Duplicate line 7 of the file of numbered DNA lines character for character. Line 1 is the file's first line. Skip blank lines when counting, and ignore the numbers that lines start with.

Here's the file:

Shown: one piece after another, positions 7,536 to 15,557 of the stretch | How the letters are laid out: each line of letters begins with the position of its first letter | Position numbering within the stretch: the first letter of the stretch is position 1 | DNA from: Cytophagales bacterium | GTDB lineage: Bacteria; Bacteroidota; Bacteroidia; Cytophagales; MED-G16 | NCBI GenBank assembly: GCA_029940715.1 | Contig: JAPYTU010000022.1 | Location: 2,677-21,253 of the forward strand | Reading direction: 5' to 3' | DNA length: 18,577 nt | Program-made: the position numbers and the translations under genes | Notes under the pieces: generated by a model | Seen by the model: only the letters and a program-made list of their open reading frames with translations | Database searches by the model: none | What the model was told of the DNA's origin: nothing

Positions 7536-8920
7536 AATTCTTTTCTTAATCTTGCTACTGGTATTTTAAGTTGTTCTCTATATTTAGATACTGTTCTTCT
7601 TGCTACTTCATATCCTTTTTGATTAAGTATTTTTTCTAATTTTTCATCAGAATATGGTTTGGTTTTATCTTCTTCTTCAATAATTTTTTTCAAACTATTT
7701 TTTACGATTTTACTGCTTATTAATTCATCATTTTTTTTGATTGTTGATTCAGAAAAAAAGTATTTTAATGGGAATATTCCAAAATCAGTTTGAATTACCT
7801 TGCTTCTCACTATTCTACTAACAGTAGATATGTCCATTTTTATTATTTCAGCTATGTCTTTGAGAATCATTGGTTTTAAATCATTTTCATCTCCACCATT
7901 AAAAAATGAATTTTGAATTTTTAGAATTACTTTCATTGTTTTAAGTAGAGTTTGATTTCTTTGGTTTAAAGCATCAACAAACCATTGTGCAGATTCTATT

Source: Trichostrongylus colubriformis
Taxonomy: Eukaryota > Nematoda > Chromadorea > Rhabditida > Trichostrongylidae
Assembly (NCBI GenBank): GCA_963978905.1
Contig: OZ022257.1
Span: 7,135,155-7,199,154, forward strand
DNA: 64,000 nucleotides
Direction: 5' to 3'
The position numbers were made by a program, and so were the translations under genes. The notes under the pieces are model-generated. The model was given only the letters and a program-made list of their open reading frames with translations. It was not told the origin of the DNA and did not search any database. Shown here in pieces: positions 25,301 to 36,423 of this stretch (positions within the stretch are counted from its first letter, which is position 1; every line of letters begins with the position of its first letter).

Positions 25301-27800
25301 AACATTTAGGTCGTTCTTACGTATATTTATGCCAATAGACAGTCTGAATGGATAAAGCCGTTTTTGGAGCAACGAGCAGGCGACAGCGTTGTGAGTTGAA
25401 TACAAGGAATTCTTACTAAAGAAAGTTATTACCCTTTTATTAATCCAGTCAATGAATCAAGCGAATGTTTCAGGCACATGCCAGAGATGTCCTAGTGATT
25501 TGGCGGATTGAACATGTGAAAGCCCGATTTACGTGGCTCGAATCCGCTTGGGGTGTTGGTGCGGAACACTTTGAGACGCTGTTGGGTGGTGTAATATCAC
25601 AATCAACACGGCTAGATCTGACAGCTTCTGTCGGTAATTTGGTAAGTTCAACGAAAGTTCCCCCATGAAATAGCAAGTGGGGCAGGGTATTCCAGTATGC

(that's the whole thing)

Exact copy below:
7901 AAAAAATGAATTTTGAATTTTTAGAATTACTTTCATTGTTTTAAGTAGAGTTTGATTTCTTTGGTTTAAAGCATCAACAAACCATTGTGCAGATTCTATT